Do you know what I love more than almost anything else on this planet? Knowing obscure information that the people around me don’t know. I know, I know. It’s completely inane. It’s like I perpetually want to be that guy at the party who keeps people entertained.
(Okay, to be fair, that’s exactly what I want to be. I miss parties. I miss entertaining. I miss knowing things that the people around me don’t know because my wife is brilliant and knows everything before I have the chance to know it.)
I once wrote a book called 1000 Paper Cranes (you can read it over at Wattpad, typos and all). The protagonist, Jordan, memorized tons and tons and tons of facts so that he could make conversation with people. Jordan is a gross exaggeration of myself. I’m not quite as socially awkward as Jordan (I’m also not a smart driven, but that’s beside the point), but I do love to know things that make people stop and say “hmmm.”
And I feel like my most recent read has contributed greatly to my ability to make people stop, scratch their chins, and say “hmmmm” as they consider the things I just told them. This weekend, I had the pleasure of reading Here She Is: The Complicated Reign of the Beauty Pageant in America.
If you were to draw a Venn diagram of all my interests, I’m not sure the intersection of all of them would wind up at this book, but somehow, this book rung so many of my bells that it even surprised me. My wife did pageants in college, particularly she wanted to win our university’s pageant which would have made her an important voice for the student body; she would have had a vote at all big meetings concerning our school. The first time she performed in the pageant, we were only just beginning to be close friends and I couldn’t figure out why a woman as smart as she would want to be in pageants. She taught me a lot about pageants then, and that it actually took intelligence, as well as grace, to become involved in the pageant scene.
Once I began dating her, we spent a lot of time watching Toddlers & Tiaras and the drama and disaster of it all drew me in. Whereas a friend of mine was happy to confess that he was going to put his daughter in pageants young, it only served to teach me that my daughters would definitely never do pageants until they asked, and even then they’d have to wait. That’s too much pressure and vicarious-living packed into one makeup-and-hair-spray-filled room for my taste.
Fast-forward a few years and I began teaching in Louisiana. I met and became very close with my friend Jennifer who had been Mrs. Louisiana. Again, my perception of what pageant life meant was altered again. I got to work daily with a woman who often used her pageant training to smile through difficult days and to present her best face when having to speak about difficult topics. She has told me on more than one occasion that her pageant training comes in handy so often at work because of interview skills and her ability to smile through anything.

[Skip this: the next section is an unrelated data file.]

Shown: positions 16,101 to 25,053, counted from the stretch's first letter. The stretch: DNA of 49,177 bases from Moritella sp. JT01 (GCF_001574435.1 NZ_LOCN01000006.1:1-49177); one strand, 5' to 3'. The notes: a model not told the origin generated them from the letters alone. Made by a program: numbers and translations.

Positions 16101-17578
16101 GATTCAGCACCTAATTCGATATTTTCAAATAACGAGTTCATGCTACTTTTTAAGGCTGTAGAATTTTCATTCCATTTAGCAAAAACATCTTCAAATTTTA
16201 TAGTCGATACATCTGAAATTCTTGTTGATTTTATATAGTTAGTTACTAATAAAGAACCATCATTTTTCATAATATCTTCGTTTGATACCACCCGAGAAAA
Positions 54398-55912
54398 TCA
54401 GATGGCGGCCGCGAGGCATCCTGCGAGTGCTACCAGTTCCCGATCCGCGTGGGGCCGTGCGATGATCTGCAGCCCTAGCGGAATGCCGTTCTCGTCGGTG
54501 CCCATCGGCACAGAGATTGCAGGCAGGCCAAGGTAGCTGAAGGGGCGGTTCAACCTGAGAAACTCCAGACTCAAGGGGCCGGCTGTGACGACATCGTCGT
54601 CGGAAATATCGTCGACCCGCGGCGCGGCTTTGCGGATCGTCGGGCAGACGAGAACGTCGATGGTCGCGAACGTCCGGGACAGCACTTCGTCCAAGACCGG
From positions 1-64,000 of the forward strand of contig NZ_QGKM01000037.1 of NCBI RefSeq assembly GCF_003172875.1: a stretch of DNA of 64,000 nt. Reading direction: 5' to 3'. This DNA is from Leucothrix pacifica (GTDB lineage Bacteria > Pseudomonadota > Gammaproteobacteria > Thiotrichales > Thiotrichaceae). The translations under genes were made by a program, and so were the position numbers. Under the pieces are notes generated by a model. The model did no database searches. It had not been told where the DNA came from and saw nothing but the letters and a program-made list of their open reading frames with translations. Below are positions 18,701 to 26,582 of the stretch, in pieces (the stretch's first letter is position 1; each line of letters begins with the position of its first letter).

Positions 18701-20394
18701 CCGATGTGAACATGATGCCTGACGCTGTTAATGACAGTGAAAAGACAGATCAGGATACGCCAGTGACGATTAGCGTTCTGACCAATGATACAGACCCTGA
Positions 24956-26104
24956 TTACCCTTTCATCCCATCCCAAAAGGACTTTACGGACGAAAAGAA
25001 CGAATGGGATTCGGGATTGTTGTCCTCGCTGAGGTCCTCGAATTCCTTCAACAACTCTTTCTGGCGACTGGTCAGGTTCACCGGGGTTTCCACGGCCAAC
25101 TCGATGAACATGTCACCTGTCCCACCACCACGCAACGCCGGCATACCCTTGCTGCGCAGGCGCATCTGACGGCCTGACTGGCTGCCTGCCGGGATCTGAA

All that to say, leading up to me getting my hands on this book, I had many preconceived notions about pageants and the types of women who did them. Luckily, these notions were mainly positive, but not always. Especially not with the way Toddlers & Tiaras and other trainwreck TV shows portrayed pageants and people who participated in pageants.
Here She Is shattered every single one of those preconceived notions, even the positive ones I had from my experiences with my wife and Jennifer. From the very beginning, this book worked to reshape the basic understanding of the American Beauty Pageant.
Hilary Levey Friedman, Ph.D., is a sociologist, and a professor in the Department of Education at Brown University. If her teaching is anything like her writing, I’d love to take a class or two from her. She is knowledgeable, well-researched, and writes with an interesting voice. She made me want to keep reading and learning and understanding the pageants and what her research has revealed.
Dr. Friedman has a unique perspective on pageants, being the daughter of Miss America 1970. She brings not only a sociologist’s perspective to the history and development of pageants as we know them but the perspective of somebody close to–on the fringes of–something that is bigger than anybody can see at first glance.
In just the first few pages of Here She Is, I felt like I had learned so much. I was ready to go to my first post-Covid party and wow the crowd with my factoids. (Did you know that the sashes of beauty pageants were modeled after the sashes the suffragettes wore?) Tracking the progression pageants through today, with important conversations surrounding the #MeToo movement, Friedman doesn’t shy away from hard topics. She doesn’t sugarcoat or gloss over the negative parts of the truth surrounding pageants, and that’s so important. Friedman doesn’t approach this as a pageant protestor or supporter, but merely as a third-party observer, with an important female perspective.
So, here’s the deal. If you’ve watched Miss Congeniality more than thrice–on purpose–this book is probably for you. If you’ve had strong feelings about the talent winner of any pageant ever, this book is for you. If you were upset that Kim of Queens was canceled and you didn’t get any closure on Kim Gravel and her students (looking at you, Lifetime), then this is the book for you.
But on a broader spectrum, if you love history, sociology, and women’s rights, this book is for you. It’s well-written, well-researched, and speaks to important topics surrounding the pageant community. Give it a read, learn something new, and continue to learn after that. You’ll thank me for it.
3.5 out of 5 stars.
The Plucky Reader